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This article is the author’s final published version in Arthroplasty Today, Volume 15, May 2022, Pages 132 - 138.

The published version is available at Copyright © D'Amore et al.


The average background radiation exposure in the United States has nearly doubled over the previous quarter century, with almost all the increase derived from medical imaging. Nearly 2% of all cancers in the United States may be attributable to radiation from computerized tomography (CT) scans. Given the nondiagnostic nature of CT scans that are used in elective knee and hip arthroplasty today, special consideration should be given to the inherent risk of radiation exposure with routine use of this technology. Methods to decrease radiation exposure including modulating the settings of the CT machine and using alternative non-CT-based systems can decrease patient exposure to radiation from CT scans. The rapid evolution of CT technology in arthroplasty has allowed for expanded clinical applications, the benefits of which remain controversial.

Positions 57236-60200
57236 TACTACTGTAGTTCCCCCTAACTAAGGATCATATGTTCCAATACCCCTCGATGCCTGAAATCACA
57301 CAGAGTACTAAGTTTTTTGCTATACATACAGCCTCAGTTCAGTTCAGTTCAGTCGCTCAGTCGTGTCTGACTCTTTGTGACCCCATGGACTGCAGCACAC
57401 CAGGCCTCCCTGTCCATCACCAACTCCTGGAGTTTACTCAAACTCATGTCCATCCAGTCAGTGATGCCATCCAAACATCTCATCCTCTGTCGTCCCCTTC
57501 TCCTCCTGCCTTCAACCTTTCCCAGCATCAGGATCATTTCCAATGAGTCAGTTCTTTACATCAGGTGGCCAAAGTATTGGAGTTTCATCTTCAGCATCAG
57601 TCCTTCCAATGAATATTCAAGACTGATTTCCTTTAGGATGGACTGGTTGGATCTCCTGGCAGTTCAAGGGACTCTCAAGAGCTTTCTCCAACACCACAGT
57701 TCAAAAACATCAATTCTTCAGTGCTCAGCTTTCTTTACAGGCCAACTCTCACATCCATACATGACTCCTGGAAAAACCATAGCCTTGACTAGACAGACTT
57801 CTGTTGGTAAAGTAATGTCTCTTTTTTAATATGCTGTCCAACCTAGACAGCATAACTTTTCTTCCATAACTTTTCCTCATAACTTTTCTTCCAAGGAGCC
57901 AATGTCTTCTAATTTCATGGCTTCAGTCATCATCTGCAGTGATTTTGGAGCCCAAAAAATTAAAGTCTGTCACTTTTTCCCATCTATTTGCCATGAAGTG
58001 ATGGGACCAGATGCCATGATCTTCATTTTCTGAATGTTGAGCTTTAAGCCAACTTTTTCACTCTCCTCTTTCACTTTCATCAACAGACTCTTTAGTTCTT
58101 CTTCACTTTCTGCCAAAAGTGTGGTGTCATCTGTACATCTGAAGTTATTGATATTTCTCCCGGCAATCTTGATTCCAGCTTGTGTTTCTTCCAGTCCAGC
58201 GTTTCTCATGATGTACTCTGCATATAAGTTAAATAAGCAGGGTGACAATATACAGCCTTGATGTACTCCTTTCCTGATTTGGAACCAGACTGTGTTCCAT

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This work is licensed under a Creative Commons Attribution-Noncommercial-No Derivative Works 4.0 License.